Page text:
A server is an incredibly useful piece of hardware that anyone can find a use for, whether its file storage, email/messaging, web hosting, or running applications. For most, especially in a home or small business setting, file storage as a NAS (network attached storage) will be the main reason for getting a server. A server, which is always on, allows access of your files from anywhere across your network.
Photo by .dr4gon
What a Server Can Do
Here are a small list of popular servers before we get to costs. If your hardware can handle it, you can run many of these simultaneously, making obsolete the need to purchase multiple servers.
Samba File or NFS Linux File Server: Acts as file storage (NAS)
Apache: Web/domain hosting
MySQL: Database server for web content
FTP: Protocol to transfer files over the network or internet.
Print Server: Enables network wide printing.
Windows Home Server: An all-in-one home solution by Microsoft to manage storage, your network, printers, and more.
Windows Small Business Server: An all-in-one business solution by Microsoft for running the network (intranet and internet) of your small to medium sized business (less than 75 users).
Believe it or not, servers can be as little as a couple hundred dollars for a simple setup or tens of thousands of dollars for a top-of-the-line high performance setup for maximum processing power. A server can even be an old computer or one made up of old spare parts lying around. What sets a server apart from a regular PC is the operating system and the applications it can run. You will have to determine what you want your server to do and find one that best fits your budget.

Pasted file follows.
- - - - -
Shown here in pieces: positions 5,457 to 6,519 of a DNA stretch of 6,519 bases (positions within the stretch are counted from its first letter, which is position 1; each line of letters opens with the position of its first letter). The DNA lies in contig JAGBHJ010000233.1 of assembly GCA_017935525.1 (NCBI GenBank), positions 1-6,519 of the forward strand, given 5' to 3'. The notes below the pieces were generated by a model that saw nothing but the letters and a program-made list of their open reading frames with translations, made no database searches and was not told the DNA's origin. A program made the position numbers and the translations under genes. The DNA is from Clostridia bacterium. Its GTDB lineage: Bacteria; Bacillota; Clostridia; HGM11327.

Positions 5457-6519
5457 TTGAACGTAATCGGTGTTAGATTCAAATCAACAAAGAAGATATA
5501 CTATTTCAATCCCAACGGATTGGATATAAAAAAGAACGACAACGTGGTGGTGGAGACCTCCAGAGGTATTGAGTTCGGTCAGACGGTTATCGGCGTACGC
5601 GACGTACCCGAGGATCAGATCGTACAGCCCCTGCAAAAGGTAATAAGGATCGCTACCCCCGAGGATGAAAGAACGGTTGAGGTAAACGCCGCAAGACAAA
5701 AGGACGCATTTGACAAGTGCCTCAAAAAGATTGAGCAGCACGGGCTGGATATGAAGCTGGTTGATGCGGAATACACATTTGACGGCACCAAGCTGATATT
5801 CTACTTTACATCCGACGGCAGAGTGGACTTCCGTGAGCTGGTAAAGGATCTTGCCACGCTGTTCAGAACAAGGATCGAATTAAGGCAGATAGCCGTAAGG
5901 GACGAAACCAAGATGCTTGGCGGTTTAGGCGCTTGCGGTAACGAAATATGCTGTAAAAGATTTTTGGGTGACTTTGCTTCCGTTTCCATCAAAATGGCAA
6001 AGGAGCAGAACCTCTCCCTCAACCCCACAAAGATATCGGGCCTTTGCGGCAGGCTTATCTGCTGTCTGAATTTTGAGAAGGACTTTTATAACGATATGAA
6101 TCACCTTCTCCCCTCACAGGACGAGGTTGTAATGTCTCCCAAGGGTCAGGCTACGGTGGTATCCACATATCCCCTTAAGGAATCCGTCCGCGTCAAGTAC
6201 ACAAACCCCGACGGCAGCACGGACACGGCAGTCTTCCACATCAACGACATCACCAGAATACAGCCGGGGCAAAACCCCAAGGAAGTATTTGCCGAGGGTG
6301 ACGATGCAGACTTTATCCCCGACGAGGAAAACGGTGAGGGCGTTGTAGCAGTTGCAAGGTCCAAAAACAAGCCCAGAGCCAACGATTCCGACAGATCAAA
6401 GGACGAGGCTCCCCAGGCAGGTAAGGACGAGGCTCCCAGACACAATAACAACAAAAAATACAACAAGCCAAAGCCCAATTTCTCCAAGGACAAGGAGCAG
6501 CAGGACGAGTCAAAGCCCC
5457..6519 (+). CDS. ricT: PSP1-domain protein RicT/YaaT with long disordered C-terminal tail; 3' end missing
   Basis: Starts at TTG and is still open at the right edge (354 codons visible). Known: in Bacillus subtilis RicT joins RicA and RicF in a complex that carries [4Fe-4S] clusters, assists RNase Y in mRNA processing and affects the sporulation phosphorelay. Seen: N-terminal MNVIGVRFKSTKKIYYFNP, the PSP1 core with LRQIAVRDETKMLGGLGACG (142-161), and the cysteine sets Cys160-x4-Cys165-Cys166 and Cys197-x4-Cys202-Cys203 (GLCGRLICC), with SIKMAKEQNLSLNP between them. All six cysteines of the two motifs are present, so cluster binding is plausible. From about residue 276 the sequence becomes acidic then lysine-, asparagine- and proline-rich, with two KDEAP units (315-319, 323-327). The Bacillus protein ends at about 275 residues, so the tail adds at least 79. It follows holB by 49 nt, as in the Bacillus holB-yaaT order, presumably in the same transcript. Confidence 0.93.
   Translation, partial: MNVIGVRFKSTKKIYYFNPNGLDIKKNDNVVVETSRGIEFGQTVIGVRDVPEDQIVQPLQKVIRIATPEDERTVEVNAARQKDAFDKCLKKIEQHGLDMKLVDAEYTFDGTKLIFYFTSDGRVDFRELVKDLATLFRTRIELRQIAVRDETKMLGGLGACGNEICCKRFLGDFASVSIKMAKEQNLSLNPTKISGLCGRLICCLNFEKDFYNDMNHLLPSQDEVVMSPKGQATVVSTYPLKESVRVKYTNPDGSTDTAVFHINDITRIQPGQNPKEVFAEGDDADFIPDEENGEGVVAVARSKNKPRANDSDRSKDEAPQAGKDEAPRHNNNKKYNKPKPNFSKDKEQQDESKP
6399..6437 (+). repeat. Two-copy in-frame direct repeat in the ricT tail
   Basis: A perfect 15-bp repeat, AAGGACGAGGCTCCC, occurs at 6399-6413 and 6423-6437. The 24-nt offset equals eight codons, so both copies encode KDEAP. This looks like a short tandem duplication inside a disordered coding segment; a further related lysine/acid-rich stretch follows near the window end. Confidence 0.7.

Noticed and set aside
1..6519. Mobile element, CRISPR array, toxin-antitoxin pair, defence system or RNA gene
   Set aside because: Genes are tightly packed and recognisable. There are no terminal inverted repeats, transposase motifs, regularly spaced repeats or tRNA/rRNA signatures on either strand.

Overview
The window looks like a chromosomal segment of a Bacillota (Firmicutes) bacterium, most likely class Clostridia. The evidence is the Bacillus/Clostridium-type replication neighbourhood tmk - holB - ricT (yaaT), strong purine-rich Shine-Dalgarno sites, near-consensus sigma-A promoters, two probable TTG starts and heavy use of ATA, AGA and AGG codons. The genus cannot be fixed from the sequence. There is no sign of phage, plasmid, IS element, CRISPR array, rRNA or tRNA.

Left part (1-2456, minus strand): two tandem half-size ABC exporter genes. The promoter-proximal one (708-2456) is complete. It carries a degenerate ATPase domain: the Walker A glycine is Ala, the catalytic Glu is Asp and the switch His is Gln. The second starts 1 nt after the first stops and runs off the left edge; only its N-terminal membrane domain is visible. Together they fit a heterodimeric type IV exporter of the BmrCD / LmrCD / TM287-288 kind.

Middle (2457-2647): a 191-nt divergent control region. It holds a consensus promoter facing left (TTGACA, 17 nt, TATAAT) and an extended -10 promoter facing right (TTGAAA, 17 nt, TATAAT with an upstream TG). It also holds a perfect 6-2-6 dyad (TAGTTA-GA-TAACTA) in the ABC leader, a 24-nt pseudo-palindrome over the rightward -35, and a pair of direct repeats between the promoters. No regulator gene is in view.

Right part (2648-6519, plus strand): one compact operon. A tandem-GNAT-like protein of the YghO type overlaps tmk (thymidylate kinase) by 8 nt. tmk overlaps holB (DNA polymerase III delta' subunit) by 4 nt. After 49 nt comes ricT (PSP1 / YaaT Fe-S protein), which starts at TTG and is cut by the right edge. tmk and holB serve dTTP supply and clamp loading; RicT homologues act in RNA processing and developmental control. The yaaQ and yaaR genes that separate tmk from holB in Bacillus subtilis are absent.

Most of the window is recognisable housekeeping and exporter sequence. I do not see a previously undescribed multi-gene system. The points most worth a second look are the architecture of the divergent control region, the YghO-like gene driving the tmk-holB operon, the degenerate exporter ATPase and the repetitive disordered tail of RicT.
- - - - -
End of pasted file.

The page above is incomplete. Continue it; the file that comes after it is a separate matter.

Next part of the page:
If you are building your own server, also budget in what operating system it will run. If it will run Linux, you will need to choose a distribution to install (Ubuntu, Fedora, OpenSUSE, Debian, Gentoo, etc). Most are free and they are all open source. Windows Server systems are easier to setup and are more user-friendly for those coming from a Windows environment with its easy to use GUI and simple features (which can also be limiting)
Budget File Server Example
Here is an example of a budget linux file server which will run on Ubuntu. This is a very basic 1TB NAS setup. Obviously, you can tweak some things like opting for 2GB of RAM, a CompactFlash for your OS, larger hard drives, or a different Operating System, like Windows Home Server.
Barebone MSI Wind PC (Atom 230 1.6 Ghz Processor) - ~$140 (less after rebate)
1TB Samsung F2 EcoGreen SATA Hard Drive (system holds up to two 3.5" hard drives plus a compact flash card which you can install the OS on).